Home' Trinidad and Tobago Guardian : July 31st 2016 Contents Fifty-two primary school cricket
coaches were formally trained and
certified by Cricket Australia after
participating in a recent week-long
workshop in the Atlantic Coaching
Excellence (ACE) programme.
The workshop was conducted by
Cricket Australia Instructor, Darren
Holder and exposed thirty coaches
to international best practice in Level
1 cricket skills and another twenty-
two (22) to Level 2 cricket skills, equip-
ping both groups to more profession-
ally groom their Under-13 charges
who participate in the annual Atlantic
National Primary Schools Cricket
Since its inception in 2013, ACE
has now certified 410 cricket coaches
from across T&T (374 at Level 1 and
36 at Level 2). Derek Daniel, Branding
and Communications Manager,
Atlantic explained that the ACE pro-
gramme is endorsed by the Ministry
of Education and will form part of
the requirement for all coaches
involved in the National Primary
Schools cricket and football leagues.
Coaches must be registered with the
respective national sporting body and
must be actively involved in coaching
at the primary school level.
"Atlantic is quite satisfied with the
level of progress we are seeing in pri-
mary school cricket since we intro-
duced the ACE programme," Daniel
said. "The coaches are now better
able to nurture and develop the natural
talent that is very much available in
all eight educational districts and you
can see it with the number of excep-
tional performances this season, for
example Maria La Foucade from
Guayaguayare RC who with 182 runs
and 4 wickets helped her team win
the Atlantic National Primary Schools
Cricket League Girls Championships."
Holder said that based on the
enthusiasm of the participating coach-
es, local primary school cricket was
in safe hands.
"Following the recent success of
the West Indies teams in the U19
World Cup and in the Senior Female
and Male T20 World Cups, it was
great to see the eagerness of the
coaches to improve their coaching
abilities to share with the next gen-
eration of aspiring cricketers," Holder
said. "The challenge remains for all
coaches to provide a fantastic learning
environment for the boys and girls
to fall in love with cricket and develop
a deep desire to grow as young people,
develop their skills and compete and
Brent Francis, President of the
Atlantic National Primary Schools
Cricket League affirmed the value of
training and certifying the coaches.
"Programmes like ACE play an
integral part in ensuring our coaches
receive the best training possible in
order to nurture the talents of bud-
ding cricketers," Francis said. "The
2016 season is a good indication of
what is to come."
The ACE programme was launched
by LNG producer Atlantic in 2013 as
a means of providing coaches with
certifiable levels of professional train-
ing that would help ensure the holistic
physical and emotional development
of primary school athletes.
ACE certified cricket coaches are
granted automatic access to Cricket
Australia s database where they receive
valuable updates on the sport. Coach-
es must also be recertified every three
July 31, 2016 www.guardian.co.tt Sunday Guardian
Coaches ramp up skills in ACE Cricket Clinic
BRIDGETOWN---A galaxy of former
West Indies stars converged on
Kensington Oval for a celebrity game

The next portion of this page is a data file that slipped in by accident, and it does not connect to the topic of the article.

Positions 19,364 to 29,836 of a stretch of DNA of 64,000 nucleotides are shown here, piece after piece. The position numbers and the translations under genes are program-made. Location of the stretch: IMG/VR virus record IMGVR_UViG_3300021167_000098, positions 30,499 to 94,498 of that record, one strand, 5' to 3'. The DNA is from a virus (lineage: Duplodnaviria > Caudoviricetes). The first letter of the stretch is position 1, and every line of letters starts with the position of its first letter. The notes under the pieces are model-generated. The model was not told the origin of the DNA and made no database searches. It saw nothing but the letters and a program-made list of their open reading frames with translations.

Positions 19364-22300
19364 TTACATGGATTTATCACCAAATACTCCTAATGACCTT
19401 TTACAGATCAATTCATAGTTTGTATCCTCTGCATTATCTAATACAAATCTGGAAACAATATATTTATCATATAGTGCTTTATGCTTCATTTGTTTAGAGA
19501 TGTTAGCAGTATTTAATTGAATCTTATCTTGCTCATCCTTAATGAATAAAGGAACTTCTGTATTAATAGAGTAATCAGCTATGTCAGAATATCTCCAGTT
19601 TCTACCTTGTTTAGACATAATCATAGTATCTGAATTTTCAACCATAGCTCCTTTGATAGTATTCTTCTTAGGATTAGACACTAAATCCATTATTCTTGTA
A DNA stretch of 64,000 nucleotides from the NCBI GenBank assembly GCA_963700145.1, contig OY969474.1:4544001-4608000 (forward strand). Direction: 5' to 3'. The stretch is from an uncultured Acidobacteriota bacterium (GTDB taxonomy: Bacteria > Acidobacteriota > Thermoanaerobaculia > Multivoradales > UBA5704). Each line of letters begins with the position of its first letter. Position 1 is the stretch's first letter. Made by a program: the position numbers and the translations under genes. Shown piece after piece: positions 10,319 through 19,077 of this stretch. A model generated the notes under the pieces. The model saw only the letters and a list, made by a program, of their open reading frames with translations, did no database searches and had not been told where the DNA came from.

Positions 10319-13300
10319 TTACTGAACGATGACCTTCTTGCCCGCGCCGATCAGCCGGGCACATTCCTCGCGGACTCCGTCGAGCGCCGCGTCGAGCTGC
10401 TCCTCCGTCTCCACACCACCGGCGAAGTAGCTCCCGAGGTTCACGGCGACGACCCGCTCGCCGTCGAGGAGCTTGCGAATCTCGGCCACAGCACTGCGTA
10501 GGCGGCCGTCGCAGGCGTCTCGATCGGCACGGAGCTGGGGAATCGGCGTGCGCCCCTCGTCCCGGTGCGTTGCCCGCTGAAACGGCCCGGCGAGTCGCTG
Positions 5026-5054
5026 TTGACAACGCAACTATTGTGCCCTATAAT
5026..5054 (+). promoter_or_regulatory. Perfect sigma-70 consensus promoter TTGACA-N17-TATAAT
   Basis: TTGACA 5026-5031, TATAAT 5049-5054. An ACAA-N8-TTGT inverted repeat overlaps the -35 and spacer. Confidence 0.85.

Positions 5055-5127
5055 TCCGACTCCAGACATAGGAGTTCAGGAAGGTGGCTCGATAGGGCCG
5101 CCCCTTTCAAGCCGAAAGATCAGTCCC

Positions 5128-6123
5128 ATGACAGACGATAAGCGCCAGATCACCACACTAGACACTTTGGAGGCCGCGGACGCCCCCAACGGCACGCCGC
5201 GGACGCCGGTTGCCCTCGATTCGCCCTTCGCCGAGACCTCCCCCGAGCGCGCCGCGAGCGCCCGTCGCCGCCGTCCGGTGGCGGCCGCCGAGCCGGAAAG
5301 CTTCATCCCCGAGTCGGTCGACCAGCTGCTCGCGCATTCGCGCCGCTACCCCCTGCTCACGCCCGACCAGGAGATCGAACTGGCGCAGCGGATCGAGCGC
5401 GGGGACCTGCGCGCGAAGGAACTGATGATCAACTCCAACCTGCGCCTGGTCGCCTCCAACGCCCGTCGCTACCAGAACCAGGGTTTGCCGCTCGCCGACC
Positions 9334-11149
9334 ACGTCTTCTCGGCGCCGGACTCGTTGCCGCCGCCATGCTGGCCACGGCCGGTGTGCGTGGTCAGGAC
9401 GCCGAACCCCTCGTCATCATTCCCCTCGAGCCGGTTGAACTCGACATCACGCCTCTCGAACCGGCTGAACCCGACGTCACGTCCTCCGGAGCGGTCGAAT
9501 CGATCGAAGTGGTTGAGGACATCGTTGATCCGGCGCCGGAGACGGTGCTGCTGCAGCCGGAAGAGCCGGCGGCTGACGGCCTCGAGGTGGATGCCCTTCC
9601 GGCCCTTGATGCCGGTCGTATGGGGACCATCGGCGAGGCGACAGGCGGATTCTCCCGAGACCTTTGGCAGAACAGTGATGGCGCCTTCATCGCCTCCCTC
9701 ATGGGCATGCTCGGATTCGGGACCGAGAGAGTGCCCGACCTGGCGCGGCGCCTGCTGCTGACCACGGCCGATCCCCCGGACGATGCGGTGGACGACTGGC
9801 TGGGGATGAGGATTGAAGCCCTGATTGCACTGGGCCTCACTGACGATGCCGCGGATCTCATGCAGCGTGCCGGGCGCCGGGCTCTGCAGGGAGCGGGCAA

in Barbados Thursday night, to mark
the 80th birthday of cricket legend
Sir Garfield Sobers.
Thousands of spectators turned up
to witness the contest that saw the
Sir Garry XI defeat Brian Lara s XI by
ten wickets, in a Twenty20 affected
Sir Garry, Barbados only living
National Hero, is considered the finest
cricketer to have played the game.
Lara, a former West Indies captain
and widely considered the best bats-
man of his generation, joined the likes
of Sir Curtly Ambrose, Courtney
Walsh, Carl Hooper, Collis King, Ottis
Gibson along with Sri Lankan great
Arjuna Rantunga, in paying tribute
to Sir Garry.
Sent in, Lara s XI rallied to 156 for
seven off their 20 overs, with Lara
top-scoring with 41 and Combined
Campuses and Colleges Aaron Jones
chipping in with 40.
The 47-year-old Lara unfurled
some vintage strokes on both sides
of the wicket in a knock that lasted
35 balls and included five fours and
He put on 49 for the second wicket
with former Barbados and West Indies
opener Philo Wallace (19) and added
a further 24 for the third with Jones.
Lara was dismissed in dramatic
fashion bowled by West Indies
Women leg-spinner Shaquana Quin-
tyne. He blocked the first three deliv-
eries of Quintyne s opening over
before dragging on the fourth.
In reply, Sir Garry s XI were dom-
inant as they chased down a revised
target of 92 off ten overs, to win with
11 deliveries remaining.
They were propelled by former
West Indies batsman Dale Richards
who slammed an unbeaten 59 from
28 balls, while Hooper finished 27 not
out off 21 deliveries.
Richards, who played three Tests
and eight ODIs, hammered six fours
and four sixes as Hooper opted for
the supporting role with two bound-
aries and a six.
The affair, attended by Prime Min-
ister Freundel Stuart and fast bowling
legend Sir Wes Hall, featured a cultural
display including dance and stilt-
walking which depicted the life and
exploits of Sir Garry. CMC
Darren Holder, left, Cricket Australia trainer with participants in the recent Atlantic Coaching Excellence (ACE) cricket clinic.
Stars converge to celebrate Sir Garry
Sir Garry Sobers, middle, poses with captains of the respective teams,
Brian Lara, left, and Carl Hooper prior to the start of the game.
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